Tuesday, March 19, 2019

About a recent home visit day ~ Guest blog by CEF VN USA manager, Stephen Jackel

As CEF-Vietnam’s U.S. manager, and a big fan and supporter of CEF’s founder Linda Burn, I do my best to visit Vietnam and Hoi An annually.  This year, on my 14th trip to the country (hard for me to even grasp that!), I headed out early one Sunday with CEF staffer Thuy to visit nine children sponsored by CEF’s generous contributors and update our information on how they are faring in their studies and their goals for the future.

On these visits I was struck by the contrasts between the young ladies who were working hard and succeeding in school and those who, though smart, were underachieving and potentially throwing away their opportunity for further education and a chance for a better life.  Like teenagers everywhere, they are tempted to hang out with friends, play sports instead of studying, and most insidiously, to fritter away homework time on Facebook.

MH, a polite 10th grader whose mother is caring but not in good health, used to get very good grades and dreamed of becoming an architect, which is an uncommon and ambitious goal for a poor Vietnamese child living in the countryside. But she failed two classes last term and basically isn’t working hard enough this term to improve her grades unless she makes significant changes to her routine.  Because our resources are limited, CEF demands a lot from the children we support and Thuy had to warn MH and her mother that if she fails any classes this term we’ll have to suspend our support for the coming year.  A somber MH admitted that she’s been spending time Facebooking with her friends instead of putting in the hours she needs to regain her standing as a top student.  We hope she can stick to her promise to spend more time on the books.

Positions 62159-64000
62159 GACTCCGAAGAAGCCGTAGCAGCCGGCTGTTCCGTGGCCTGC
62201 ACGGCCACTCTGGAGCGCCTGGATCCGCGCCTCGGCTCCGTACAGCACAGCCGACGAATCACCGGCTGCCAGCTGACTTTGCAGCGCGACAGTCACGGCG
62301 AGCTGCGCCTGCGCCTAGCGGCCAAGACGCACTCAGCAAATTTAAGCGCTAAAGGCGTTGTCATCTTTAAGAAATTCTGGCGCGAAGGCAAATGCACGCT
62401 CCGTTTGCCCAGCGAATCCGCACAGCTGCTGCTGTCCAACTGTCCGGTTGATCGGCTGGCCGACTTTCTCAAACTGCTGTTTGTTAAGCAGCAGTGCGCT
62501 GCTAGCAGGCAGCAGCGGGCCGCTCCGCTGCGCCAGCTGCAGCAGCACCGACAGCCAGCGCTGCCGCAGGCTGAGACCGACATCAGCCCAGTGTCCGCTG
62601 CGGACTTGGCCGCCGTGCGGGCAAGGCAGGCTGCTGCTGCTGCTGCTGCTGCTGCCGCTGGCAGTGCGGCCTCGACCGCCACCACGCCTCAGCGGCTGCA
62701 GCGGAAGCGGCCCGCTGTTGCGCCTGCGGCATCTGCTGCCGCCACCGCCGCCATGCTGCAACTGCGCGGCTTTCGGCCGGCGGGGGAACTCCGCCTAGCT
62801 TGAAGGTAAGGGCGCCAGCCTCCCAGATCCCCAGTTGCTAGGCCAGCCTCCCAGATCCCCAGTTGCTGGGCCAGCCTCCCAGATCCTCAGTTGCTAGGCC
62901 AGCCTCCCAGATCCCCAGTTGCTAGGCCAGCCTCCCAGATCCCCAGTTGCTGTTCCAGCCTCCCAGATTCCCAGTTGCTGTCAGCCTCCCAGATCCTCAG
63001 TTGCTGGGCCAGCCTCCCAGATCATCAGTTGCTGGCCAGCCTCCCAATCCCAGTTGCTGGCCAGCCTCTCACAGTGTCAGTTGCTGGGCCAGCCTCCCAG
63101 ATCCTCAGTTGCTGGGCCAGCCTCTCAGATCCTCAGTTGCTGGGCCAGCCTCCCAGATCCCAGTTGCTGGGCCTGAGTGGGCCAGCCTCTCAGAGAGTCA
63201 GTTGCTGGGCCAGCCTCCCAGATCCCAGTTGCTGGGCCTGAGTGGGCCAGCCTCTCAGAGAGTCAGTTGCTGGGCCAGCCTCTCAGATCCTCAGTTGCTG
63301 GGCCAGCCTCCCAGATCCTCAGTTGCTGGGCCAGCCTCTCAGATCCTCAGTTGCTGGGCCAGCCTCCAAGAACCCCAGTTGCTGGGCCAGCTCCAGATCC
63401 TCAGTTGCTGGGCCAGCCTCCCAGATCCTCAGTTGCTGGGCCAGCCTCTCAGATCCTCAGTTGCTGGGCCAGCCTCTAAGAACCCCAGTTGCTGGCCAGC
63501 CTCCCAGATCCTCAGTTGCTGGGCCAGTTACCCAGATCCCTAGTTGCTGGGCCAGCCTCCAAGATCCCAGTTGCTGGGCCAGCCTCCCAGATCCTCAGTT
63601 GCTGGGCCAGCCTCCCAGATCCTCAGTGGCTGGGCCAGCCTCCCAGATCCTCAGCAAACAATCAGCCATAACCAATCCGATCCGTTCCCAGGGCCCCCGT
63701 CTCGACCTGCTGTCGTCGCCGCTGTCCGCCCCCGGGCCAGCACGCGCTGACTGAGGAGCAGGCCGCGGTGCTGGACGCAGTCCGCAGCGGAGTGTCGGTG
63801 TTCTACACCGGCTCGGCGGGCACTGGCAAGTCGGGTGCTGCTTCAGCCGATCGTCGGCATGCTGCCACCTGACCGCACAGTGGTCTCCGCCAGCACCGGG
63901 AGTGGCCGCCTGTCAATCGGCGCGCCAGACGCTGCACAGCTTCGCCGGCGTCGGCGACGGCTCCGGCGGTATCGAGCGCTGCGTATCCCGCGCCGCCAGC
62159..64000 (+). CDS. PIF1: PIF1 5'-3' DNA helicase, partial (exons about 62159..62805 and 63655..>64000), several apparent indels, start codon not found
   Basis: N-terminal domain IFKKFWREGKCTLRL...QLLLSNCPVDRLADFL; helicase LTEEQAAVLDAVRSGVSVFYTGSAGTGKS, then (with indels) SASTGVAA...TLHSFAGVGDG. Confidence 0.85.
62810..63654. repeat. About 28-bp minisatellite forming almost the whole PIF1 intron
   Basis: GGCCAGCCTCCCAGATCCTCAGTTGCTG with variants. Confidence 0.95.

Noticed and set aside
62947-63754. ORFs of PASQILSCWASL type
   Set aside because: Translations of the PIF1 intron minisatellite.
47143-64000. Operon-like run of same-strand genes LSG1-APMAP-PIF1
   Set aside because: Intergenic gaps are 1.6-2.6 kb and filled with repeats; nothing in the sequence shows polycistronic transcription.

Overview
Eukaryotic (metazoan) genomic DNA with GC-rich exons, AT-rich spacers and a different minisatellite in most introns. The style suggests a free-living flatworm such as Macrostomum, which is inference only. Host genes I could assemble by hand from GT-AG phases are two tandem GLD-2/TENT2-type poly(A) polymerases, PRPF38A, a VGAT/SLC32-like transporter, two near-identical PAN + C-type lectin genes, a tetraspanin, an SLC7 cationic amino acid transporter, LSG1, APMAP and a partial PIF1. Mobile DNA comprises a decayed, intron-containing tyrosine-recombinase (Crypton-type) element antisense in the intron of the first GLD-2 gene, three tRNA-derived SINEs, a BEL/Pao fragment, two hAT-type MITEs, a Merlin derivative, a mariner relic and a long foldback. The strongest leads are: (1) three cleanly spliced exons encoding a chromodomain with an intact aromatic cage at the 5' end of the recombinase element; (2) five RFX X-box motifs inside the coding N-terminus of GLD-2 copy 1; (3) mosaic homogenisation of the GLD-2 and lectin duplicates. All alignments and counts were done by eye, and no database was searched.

In contrast, U, an athletic 9th grader who just earned her brown belt in karate, is maintaining excellent grades and on course to achieve her goal of attending a science and technology university in Danang.  She also will be making time for extra classes at a local school teaching English.

The home visits made me think about my own childhood and how I often neglected homework to play with friends, watch TV or read the books I loved.  I can’t imagine how I would’ve coped with the temptations now confronting children via the internet and social media.  I was fortunate to live in the privileged West and had time to mature and accomplish my goals. The children CEF helps don’t have that luxury. At a young age they must recognize that their opportunities are fleeting and if they don’t apply themselves now, they’ll miss out on their chance to escape poverty. We wish them well and are ready to help as much as we can.